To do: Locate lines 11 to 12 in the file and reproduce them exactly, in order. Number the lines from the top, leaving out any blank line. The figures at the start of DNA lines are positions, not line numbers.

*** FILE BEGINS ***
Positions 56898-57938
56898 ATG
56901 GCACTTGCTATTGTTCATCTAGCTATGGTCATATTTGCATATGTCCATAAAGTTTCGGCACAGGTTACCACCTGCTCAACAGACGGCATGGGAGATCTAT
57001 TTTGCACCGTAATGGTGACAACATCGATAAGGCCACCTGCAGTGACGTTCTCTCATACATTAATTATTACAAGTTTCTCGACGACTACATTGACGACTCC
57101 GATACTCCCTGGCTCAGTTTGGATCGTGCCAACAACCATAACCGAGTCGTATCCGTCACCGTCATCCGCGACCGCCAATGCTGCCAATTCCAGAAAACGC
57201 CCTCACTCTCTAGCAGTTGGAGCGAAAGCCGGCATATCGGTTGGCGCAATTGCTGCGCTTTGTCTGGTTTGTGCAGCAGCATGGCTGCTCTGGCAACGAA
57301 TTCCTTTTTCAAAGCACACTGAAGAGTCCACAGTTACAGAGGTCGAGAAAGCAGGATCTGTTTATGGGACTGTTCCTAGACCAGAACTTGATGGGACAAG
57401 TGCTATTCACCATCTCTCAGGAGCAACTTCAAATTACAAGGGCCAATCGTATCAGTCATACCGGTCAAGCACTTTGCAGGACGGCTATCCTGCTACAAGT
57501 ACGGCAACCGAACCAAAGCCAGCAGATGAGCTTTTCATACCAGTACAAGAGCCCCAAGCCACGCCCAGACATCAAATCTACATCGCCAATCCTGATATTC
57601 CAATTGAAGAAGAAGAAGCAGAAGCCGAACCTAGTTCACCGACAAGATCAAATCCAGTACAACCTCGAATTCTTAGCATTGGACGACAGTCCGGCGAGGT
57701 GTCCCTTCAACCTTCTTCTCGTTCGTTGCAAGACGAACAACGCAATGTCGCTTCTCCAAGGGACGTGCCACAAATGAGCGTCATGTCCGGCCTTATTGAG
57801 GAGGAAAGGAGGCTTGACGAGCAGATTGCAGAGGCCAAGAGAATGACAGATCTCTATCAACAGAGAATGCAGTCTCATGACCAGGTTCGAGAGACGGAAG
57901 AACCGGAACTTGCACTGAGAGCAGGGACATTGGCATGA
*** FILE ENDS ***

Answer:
57701 GTCCCTTCAACCTTCTTCTCGTTCGTTGCAAGACGAACAACGCAATGTCGCTTCTCCAAGGGACGTGCCACAAATGAGCGTCATGTCCGGCCTTATTGAG
57801 GAGGAAAGGAGGCTTGACGAGCAGATTGCAGAGGCCAAGAGAATGACAGATCTCTATCAACAGAGAATGCAGTCTCATGACCAGGTTCGAGAGACGGAAG